+a muscle from morning to night. On these occasions I have noticed such
+a dreamy, vacant expression in his eyes, that I might have suspected him
+of being addicted to the use of some narcotic, had not the temperance
+and cleanliness of his whole life forbidden such a notion.

Index: test/tests/inc/fromline.txt
RCS file: test/tests/inc/fromline.txt
diff -N test/tests/inc/fromline.txt
--- /dev/null   1 Jan 1970 00:00:00 -0000
+++ test/tests/inc/fromline.txt 26 Dec 2008 21:54:20 -0000      1.1
@@ -0,0 +1 @@
+From address@hidden Fri Dec 26 15:03:52 2008

Index: test/tests/inc/md5sums
RCS file: test/tests/inc/md5sums
diff -N test/tests/inc/md5sums
--- /dev/null   1 Jan 1970 00:00:00 -0000
+++ test/tests/inc/md5sums      26 Dec 2008 21:54:20 -0000      1.1
@@ -0,0 +1,3 @@
+4112b1460e11bd94d30944dd464a6662  filler.txt
+023aad60eab43f06cf525869a833beb4  fromline.txt
+4fda7f16b29d757413cb928d6ffc5aa5  msgheader.txt

Index: test/tests/inc/msgheader.txt
RCS file: test/tests/inc/msgheader.txt
diff -N test/tests/inc/msgheader.txt
--- /dev/null   1 Jan 1970 00:00:00 -0000
+++ test/tests/inc/msgheader.txt        26 Dec 2008 21:54:20 -0000      1.1
@@ -0,0 +1,5 @@
+From: Test <address@hidden>
+To: Some User <address@hidden>
+Date: Fri, 29 Sep 2006 00:00:00
+Subject: Testing message

Index: test/tests/inc/test-deb359167
RCS file: test/tests/inc/test-deb359167
diff -N test/tests/inc/test-deb359167
--- /dev/null   1 Jan 1970 00:00:00 -0000
+++ test/tests/inc/test-deb359167       26 Dec 2008 21:54:20 -0000      1.1
@@ -0,0 +1,18 @@
+# Test a variant of a mailbox which caused debian bug 359167.
+set -e
+. common.sh
+require_prog valgrind
+if [ "$(md5sum "$TESTMBOX" | cut -d ' ' -f 1)" != 
"e6ac458b8cccba2b2fd866fb505aeb5e" ]; then 
+  echo "Test mailbox has been corrupted"
+  exit 1
+valgrind --error-exitcode=1 --quiet inc -silent -file "$TESTMBOX"

Index: test/tests/inc/test-eom-align
RCS file: test/tests/inc/test-eom-align
diff -N test/tests/inc/test-eom-align
--- /dev/null   1 Jan 1970 00:00:00 -0000
+++ test/tests/inc/test-eom-align       26 Dec 2008 21:54:21 -0000      1.1
@@ -0,0 +1,123 @@
+# Test all combinations of alignment of the end-of-message delimiter
+# with the end of a stdio buffer
+set -e
+. common.sh
+if [ ! -z "$VALGRIND_ME" ]; then
+    require_prog valgrind
+    # Lack of quotes here is important
+    VALGRIND="valgrind --quiet --error-exitcode=1"
+    echo "Running tests under valgrind: takes ages!"
+# First check that all our various pieces of text are
+# intact. (Since we're dealing in exact byte alignment
+# minor corruptions such as line ending changes could
+# render the tests useless.)
+(cd "$THISDIR" && md5sum *.txt > "$MH_TEST_DIR/inctest.md5sums")
+diff -u "$THISDIR/md5sums" "$MH_TEST_DIR/inctest.md5sums"
+if grep -q From "$FILLER"; then
+   echo "Somebody's messed with $FILLER -- it must not contain"
+   echo "anything that might look like a message delimiter!"
+   exit 1
+# a sort of worst-case guess for the buffer size;
+# obviously a buffer boundary for this will be a boundary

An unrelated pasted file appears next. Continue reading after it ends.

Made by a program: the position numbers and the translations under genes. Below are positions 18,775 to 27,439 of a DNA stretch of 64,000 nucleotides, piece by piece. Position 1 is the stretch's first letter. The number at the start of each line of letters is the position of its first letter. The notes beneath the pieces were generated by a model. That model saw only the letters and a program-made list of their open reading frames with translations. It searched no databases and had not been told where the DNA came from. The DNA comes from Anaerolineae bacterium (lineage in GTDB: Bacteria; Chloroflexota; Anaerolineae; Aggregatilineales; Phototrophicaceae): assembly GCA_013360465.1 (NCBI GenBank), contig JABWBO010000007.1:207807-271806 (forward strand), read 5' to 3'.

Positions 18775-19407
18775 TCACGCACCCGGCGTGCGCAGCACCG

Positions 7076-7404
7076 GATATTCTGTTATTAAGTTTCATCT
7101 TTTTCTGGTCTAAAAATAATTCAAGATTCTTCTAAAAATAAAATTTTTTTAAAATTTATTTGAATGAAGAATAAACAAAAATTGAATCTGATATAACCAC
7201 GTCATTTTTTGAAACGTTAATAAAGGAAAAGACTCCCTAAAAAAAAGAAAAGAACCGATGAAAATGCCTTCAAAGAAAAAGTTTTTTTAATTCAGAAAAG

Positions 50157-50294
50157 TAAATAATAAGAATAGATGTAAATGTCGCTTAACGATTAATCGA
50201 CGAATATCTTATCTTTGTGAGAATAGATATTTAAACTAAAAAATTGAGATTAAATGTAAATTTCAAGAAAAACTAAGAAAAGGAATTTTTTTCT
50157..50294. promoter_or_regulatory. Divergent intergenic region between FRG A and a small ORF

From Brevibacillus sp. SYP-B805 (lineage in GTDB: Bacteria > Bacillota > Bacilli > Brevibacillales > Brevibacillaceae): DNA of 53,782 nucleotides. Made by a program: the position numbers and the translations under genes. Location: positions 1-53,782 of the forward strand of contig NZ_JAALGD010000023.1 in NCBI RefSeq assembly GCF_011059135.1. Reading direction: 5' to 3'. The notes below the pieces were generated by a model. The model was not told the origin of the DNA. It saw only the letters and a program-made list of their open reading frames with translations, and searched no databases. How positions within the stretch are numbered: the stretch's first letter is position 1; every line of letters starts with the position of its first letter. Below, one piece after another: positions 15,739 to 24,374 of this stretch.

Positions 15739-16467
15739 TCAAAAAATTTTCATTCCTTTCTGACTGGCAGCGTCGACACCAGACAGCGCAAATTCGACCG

+# for any smaller power of two size.
+# If you need to increase this you'll need to make filler.txt
+# bigger as well.
+FROMLINESZ="$(wc -c "$FROMLINE" | cut -d ' ' -f 1)"
+HDRSZ="$(wc -c "$HDR" | cut -d ' ' -f 1)"
+# makembox_A mboxname sz
+# Assemble a mailbox into file mboxname, with two messages, such
+# that the first is exactly sz bytes long (including its header
+# and its initial 'From' line and the newline which terminates it
+# but not the newline which mbox format demands after each message)
+# We also leave the body of message one in mboxname.body
+# (the body of message two is always $FILLER in its entirety)
+makembox_A () {
+  MBOX="$1"
+  SZ=$2
+  WANTSZ="$(($SZ - $HDRSZ - $FROMLINESZ - 1))"
+  dd if="$FILLER" of="$MBOX.body" bs="$WANTSZ" count=1 2>/dev/null
+  echo >> "$MBOX.body"
+  cat "$FROMLINE" "$HDR" "$MBOX.body" > "$MBOX"
+  echo >> "$MBOX"
+  cat "$FROMLINE" "$HDR" "$FILLER" >> "$MBOX"
+  echo >> "$MBOX"
+# make_mbox_B mboxname sz
+# Test B makes a mailbox with one message of sz bytes long,
+# which ends in a partial mbox delimiter (ie part of the string
+# \n\nFrom '). To both do this and be a valid mbox this means
+# it has to end with two newlines (one of which is in the message
+# body and one of which is the mbox format mandated one)
+makembox_B () {
+  MBOX="$1"
+  SZ=$2
+  WANTSZ="$(($SZ - $HDRSZ - $FROMLINESZ - 1))"
+  dd if="$FILLER" of="$MBOX.body" bs="$WANTSZ" count=1 2>/dev/null
+  echo >> "$MBOX.body"
+  cat "$FROMLINE" "$HDR" "$MBOX.body" > "$MBOX"
+  echo >> "$MBOX"
+# do_one_test_A sz
+# Do a single test with message one's body of size sz.
+do_one_test_A () {
+  SZ=$1
+  makembox_A "$MH_TEST_DIR/eom-align.mbox" $STDIO_BUFSZ
+  $VALGRIND inc -silent -file "$MH_TEST_DIR/eom-align.mbox"
+  # We know the messages should be 11 and 12 in inbox
+  # Now get the bodies back out.
+  sed -e '1,/^$/d' "$MH_TEST_DIR/Mail/inbox/11" > 
+  sed -e '1,/^$/d' "$MH_TEST_DIR/Mail/inbox/12" > 
+  diff -u "$MH_TEST_DIR/eom-align.mbox.body" 
+  diff -u "$FILLER" "$MH_TEST_DIR/eom-align.inbox.body2"
+  rmm 11 12
+# do_one_test_B sz
+# Do a test type B
+do_one_test_B () {
+  SZ=$1
+  makembox_B "$MH_TEST_DIR/eom-align.mbox" $STDIO_BUFSZ
+  $VALGRIND inc -silent -file "$MH_TEST_DIR/eom-align.mbox"
+  # We know the message should be 11 in the inbox
+  sed -e '1,/^$/d' "$MH_TEST_DIR/Mail/inbox/11" > 
+  diff -u "$MH_TEST_DIR/eom-align.mbox.body" 
+  rmm 11
+# Cover a decent range around the stdio buffer size to make sure we catch
+# any corner cases whether they relate to total message size equal to
+# buffer size or to body size equal to buffer size.
+echo "Testing inc of files with various alignments of eom marker with buffer 
+for sz in $(seq $START $FINISH); do
+  progress_update $sz $START $FINISH
+  do_one_test_A $sz
+  do_one_test_B $sz